Health equity

Breast Health Equity Program

Fred Hutchinson Cancer Center is dedicated to making sure more people get up-to-date on their mammography screenings and to reducing the barriers to preventive care that women of color experience. 

Mammography The use of film or a computer to create a picture of the breast.

Our mission

We are committed to providing a safe and equitable space where all people — of any race, ethnicity, gender identity or age — have a fair and just opportunity to manage their overall breast health care. 

Learn More About Health Equity at Fred Hutch

Why breast health

Breast cancer is the most common cancer among women in the United States. Even though white women are more likely to develop breast cancer, Black women are 40 percent more likely to die from it. Annual screening mammograms save lives by finding cancer early, when it is smaller and easier to treat. We recommend for overall health, you connect with a primary care physician.

UW Primary Care

Inequities in screening

In the Seattle area, only about 60 percent Black women get screening mammography, but 70 percent of white women get screening mammography. Helping more women get screened will help save many lives. We are proud to partner with UW Primary Care, UW Population Health, UW Medical Center, UW Neighborhood Clinics, Neighborcare, Sea Mar and International Community Health Services to make sure that all women of color can get breast cancer screenings.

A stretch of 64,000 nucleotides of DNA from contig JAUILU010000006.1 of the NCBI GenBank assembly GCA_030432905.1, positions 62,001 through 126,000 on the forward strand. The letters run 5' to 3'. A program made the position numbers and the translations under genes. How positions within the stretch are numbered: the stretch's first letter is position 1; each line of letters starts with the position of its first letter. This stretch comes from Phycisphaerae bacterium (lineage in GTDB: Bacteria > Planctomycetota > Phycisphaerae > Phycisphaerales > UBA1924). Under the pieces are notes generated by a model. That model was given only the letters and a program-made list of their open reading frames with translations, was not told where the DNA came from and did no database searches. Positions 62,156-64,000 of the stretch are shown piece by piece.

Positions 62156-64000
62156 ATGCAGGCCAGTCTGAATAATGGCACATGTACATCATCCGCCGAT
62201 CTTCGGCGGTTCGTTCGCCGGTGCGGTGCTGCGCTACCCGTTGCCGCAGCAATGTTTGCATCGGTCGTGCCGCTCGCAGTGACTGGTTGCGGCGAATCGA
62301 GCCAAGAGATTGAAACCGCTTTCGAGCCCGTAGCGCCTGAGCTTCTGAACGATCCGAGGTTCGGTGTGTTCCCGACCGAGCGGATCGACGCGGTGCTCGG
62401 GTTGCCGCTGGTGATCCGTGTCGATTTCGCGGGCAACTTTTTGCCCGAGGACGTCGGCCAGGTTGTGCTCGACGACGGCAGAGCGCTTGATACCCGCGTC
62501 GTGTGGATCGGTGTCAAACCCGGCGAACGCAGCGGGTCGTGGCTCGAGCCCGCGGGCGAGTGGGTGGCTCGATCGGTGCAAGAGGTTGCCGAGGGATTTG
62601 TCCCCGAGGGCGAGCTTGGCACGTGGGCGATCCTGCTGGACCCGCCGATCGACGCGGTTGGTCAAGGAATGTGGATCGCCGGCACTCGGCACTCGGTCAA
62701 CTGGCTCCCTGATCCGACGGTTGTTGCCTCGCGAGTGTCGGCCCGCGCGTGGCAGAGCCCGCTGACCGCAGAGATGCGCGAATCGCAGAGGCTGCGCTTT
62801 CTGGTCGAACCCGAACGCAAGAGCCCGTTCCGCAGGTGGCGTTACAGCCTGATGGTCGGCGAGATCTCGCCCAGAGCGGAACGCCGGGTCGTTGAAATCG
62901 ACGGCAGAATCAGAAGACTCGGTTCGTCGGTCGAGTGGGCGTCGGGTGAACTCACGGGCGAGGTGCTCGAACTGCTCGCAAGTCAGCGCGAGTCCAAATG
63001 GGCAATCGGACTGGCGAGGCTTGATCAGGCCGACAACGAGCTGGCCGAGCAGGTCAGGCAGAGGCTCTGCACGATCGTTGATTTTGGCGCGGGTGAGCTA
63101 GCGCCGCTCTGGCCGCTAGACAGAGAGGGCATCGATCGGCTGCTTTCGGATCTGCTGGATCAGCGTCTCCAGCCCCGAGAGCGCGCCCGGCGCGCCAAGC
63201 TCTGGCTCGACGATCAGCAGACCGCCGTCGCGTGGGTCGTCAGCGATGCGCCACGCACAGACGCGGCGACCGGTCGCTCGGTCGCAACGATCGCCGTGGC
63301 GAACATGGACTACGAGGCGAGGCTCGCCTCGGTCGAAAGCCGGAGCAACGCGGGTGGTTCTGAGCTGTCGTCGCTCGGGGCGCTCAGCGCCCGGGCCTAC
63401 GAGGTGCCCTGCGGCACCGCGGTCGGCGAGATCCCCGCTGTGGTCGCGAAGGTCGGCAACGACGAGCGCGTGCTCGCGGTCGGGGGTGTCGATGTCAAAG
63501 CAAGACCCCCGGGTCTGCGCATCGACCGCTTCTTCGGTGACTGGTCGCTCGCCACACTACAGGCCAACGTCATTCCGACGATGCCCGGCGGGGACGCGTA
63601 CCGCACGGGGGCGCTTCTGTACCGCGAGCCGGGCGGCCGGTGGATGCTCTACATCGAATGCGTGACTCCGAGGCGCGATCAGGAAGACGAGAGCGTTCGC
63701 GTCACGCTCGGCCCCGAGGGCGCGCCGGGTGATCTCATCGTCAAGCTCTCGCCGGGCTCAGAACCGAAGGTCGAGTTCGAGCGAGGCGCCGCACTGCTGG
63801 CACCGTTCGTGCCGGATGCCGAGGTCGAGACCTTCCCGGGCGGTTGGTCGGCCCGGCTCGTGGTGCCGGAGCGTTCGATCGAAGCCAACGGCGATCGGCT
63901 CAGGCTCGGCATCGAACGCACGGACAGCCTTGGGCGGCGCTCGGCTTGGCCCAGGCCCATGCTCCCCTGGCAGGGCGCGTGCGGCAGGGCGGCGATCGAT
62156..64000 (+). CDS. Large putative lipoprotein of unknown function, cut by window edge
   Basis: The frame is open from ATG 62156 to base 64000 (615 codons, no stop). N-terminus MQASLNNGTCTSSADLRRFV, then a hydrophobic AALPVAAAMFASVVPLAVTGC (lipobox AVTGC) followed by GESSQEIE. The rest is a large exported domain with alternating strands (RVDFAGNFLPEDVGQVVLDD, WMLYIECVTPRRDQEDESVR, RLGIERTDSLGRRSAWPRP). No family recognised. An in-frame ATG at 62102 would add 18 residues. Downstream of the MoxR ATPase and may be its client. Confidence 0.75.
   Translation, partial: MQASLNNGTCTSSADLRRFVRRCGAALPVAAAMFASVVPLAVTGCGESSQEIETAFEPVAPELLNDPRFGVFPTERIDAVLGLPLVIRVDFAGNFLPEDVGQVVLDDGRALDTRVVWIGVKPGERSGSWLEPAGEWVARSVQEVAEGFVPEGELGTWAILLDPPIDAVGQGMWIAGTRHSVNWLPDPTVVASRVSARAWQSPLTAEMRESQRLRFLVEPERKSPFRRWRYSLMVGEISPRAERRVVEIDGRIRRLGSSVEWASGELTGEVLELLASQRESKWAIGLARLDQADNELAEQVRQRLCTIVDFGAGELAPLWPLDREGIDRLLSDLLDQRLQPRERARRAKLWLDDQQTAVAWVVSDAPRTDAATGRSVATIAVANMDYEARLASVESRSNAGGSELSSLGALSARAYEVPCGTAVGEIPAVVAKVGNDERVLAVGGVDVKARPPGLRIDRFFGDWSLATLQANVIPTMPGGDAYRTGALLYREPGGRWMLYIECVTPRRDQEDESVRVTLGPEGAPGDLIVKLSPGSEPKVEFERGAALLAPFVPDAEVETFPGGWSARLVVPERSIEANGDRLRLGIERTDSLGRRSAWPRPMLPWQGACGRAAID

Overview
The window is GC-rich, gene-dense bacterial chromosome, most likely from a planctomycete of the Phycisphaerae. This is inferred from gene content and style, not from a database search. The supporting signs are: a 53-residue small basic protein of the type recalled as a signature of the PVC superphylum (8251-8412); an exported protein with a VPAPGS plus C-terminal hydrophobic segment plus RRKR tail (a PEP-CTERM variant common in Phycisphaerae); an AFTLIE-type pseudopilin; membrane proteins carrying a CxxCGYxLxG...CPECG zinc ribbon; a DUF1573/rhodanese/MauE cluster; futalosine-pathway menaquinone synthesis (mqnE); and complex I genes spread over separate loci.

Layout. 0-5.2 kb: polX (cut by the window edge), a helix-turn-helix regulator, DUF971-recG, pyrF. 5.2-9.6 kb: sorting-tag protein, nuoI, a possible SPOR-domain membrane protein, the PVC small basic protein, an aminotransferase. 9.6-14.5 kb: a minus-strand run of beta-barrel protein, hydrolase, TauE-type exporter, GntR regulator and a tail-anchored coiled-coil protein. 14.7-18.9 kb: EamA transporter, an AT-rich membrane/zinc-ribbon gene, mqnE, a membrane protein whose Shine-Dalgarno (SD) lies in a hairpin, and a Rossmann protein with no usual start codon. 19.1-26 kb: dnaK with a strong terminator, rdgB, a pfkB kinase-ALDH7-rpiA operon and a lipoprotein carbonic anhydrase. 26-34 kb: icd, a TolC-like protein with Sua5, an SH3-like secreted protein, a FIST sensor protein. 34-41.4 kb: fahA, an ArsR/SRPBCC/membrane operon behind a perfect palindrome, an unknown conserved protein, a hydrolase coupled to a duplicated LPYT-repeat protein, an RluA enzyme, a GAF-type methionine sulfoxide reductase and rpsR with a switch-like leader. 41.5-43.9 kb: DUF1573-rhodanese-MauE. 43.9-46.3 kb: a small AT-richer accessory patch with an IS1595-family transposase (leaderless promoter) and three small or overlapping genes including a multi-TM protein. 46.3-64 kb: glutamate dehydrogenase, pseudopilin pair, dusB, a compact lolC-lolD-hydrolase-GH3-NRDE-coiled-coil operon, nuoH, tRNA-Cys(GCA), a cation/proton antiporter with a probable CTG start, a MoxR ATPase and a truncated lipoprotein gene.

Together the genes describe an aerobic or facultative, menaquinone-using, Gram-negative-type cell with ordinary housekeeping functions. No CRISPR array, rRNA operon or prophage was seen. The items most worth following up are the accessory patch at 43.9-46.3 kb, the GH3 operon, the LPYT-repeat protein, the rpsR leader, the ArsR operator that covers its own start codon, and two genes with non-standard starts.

Join our study

Join our studyWe are working to help improve breast health care for Black women everywhere — and we need your help. If you identify as a Black woman over the age of 40, and you have either never had a mammogram, or you haven’t had one in two or more years, we want to hear from you.

Fred Hutch and UW Medicine are doing a study that will help improve breast care in our region. 

People who join the study will do one to three virtual interviews that last about one hour each, talking with a community member. You will get a $75 gift card after each interview. If you join, you will also be able to get a screening mammogram at one of our many locations throughout King County, regardless of your insurance status. 

If you would like to join our study, please call us at (206) 606-6329 or email us at BreastEquity@seattlecca.org.

Learn More

Mammogram An X-ray of the breast. An X-ray of the breast. A mammogram is a method of finding breast cancer that can’t be felt using the fingers. Mammograms are done with a special type of x-ray machine used only for this purpose. Mammography The use of film or a computer to create a picture of the breast. Screening Checking for disease when there are no symptoms. Because screening may find diseases at an early stage, there may be a better chance of curing the disease Checking for disease when there are no symptoms. Because screening may find diseases at an early stage, there may be a better chance of curing the disease. Examples of cancer screening tests are the mammogram (for breast cancer), colonoscopy (for colon cancer) and Pap and HPV tests (for cervical cancer). Screening can also include a genetic test to check for a person’s risk of developing an inherited disease.